We can dispense with the common 'justifications' for many such acts quite easily as being specious and superficial to our inquiry: The economic justification 'it provides jobs' (there are innumerable employment paths open to anyone without injuring or killing wildlife, wherever they live); the ecological justification 'it helps the natural balance' (in the rare case of ecological imbalance, an organised cull by trained marksmen doesn't involve 'pleasure'); the argument of tradition (traditions are hardly compulsory); and the provision of food (we are liberally endowed with supermarkets).
Ultimately, anyone who injures or kills a wild creature beyond the boundaries of self-defence or an ecological cull is doing it purely for the pleasure of it. I would classify the following as relevant here: hunting, shooting, and fishing, as well as kids shooting animals with BB guns and air rifles, badger baiting, setting snares, stealing birds eggs, trapping or killing wild birds, and the one-off horrors that make the news.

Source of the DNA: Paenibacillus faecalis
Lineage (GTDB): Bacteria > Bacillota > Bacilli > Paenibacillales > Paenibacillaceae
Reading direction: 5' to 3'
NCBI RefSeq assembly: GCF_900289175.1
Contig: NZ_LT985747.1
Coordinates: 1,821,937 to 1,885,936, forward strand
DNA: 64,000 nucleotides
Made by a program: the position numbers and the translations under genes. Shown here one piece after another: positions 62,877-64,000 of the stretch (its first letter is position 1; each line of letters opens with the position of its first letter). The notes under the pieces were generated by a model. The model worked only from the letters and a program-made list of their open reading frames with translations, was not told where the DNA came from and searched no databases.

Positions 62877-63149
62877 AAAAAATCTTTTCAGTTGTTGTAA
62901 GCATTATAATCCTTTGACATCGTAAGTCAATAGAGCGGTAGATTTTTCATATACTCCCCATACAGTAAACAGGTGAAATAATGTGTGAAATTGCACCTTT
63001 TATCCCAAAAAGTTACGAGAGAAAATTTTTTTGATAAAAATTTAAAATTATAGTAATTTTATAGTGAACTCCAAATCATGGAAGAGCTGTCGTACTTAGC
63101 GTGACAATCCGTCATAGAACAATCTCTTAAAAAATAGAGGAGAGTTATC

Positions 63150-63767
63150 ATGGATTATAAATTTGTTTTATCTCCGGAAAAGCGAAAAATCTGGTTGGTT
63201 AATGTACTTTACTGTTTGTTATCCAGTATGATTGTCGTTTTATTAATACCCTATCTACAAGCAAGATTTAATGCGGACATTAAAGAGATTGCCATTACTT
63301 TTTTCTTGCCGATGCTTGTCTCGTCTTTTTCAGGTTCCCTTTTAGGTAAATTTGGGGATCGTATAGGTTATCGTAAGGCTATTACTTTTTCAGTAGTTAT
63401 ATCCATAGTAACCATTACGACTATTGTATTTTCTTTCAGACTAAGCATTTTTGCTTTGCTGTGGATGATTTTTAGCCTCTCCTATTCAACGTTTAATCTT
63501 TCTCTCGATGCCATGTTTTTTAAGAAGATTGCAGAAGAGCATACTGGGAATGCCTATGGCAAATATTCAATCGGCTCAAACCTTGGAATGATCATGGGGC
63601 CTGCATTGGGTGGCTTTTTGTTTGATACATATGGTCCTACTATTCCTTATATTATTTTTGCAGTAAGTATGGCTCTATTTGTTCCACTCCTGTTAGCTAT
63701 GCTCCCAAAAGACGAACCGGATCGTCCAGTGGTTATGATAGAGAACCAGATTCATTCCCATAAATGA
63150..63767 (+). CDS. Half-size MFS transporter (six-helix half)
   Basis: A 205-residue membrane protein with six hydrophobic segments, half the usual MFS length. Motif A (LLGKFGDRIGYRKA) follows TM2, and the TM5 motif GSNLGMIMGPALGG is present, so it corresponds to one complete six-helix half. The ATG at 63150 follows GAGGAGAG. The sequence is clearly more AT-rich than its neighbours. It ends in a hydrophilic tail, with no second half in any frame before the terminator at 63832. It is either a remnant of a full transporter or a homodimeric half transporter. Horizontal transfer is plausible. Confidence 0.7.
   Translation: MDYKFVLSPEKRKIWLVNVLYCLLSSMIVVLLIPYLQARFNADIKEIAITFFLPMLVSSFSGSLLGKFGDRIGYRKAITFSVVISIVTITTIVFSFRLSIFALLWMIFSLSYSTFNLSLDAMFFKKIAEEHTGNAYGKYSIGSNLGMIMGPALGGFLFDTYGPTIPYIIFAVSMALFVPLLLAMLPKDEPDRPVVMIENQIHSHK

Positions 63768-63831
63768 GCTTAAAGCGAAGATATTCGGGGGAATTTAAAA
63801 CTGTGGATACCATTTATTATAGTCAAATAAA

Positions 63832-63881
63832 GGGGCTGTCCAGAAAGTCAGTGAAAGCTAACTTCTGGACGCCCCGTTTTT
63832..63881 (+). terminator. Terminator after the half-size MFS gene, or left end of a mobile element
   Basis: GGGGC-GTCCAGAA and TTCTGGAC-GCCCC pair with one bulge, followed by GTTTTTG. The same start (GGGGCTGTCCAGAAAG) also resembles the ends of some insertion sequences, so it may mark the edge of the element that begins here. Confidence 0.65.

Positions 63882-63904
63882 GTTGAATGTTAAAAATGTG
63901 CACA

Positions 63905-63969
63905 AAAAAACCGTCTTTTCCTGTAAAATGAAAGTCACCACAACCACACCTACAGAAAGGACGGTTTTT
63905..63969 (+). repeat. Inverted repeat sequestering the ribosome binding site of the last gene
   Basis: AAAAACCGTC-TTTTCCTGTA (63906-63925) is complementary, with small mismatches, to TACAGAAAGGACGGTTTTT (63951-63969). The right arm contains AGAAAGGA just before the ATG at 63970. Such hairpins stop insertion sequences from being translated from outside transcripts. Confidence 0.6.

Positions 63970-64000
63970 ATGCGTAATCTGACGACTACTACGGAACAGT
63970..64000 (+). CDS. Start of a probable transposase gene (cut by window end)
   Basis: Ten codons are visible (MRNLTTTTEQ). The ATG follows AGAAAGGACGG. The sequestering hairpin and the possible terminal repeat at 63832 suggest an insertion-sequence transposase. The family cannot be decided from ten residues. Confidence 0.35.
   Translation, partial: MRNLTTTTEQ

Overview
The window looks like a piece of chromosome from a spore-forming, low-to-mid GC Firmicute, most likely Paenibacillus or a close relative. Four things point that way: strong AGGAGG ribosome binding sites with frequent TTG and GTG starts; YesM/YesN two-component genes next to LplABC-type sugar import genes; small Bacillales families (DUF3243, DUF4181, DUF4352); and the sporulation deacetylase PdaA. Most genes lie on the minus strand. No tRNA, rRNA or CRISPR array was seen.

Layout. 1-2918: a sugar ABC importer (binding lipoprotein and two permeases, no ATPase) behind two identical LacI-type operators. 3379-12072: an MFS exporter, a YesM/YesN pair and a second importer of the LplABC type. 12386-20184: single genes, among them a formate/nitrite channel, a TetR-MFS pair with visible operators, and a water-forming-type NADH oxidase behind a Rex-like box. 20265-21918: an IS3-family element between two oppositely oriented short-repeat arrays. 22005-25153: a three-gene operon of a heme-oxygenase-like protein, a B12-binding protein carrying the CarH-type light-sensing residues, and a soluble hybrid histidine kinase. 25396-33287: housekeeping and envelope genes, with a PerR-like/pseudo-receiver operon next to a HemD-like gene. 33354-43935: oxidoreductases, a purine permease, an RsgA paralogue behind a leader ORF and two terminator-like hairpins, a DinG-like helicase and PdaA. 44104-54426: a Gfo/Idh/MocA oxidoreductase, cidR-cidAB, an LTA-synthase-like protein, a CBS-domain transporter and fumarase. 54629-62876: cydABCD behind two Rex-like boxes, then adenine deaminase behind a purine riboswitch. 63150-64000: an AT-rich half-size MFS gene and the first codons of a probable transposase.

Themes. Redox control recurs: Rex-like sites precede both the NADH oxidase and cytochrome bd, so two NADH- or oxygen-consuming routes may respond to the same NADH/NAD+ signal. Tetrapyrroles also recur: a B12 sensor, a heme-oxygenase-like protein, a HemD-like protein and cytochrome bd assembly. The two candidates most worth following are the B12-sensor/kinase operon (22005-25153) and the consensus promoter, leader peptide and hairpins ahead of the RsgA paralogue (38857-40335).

We need to understand the psychology of taking pleasure from such an act. There is obviously an element of selfishness-personal pleasure taking precedence over the suffering and life of the wild creature, but there must be something much deeper at work, and if it is a mix of nature and nurture, we should attempt to unravel it, that we may treat it. If you used to take pleasure in the injuring or killing of wildlife, and have reformed, tell us why. It may help others stop.
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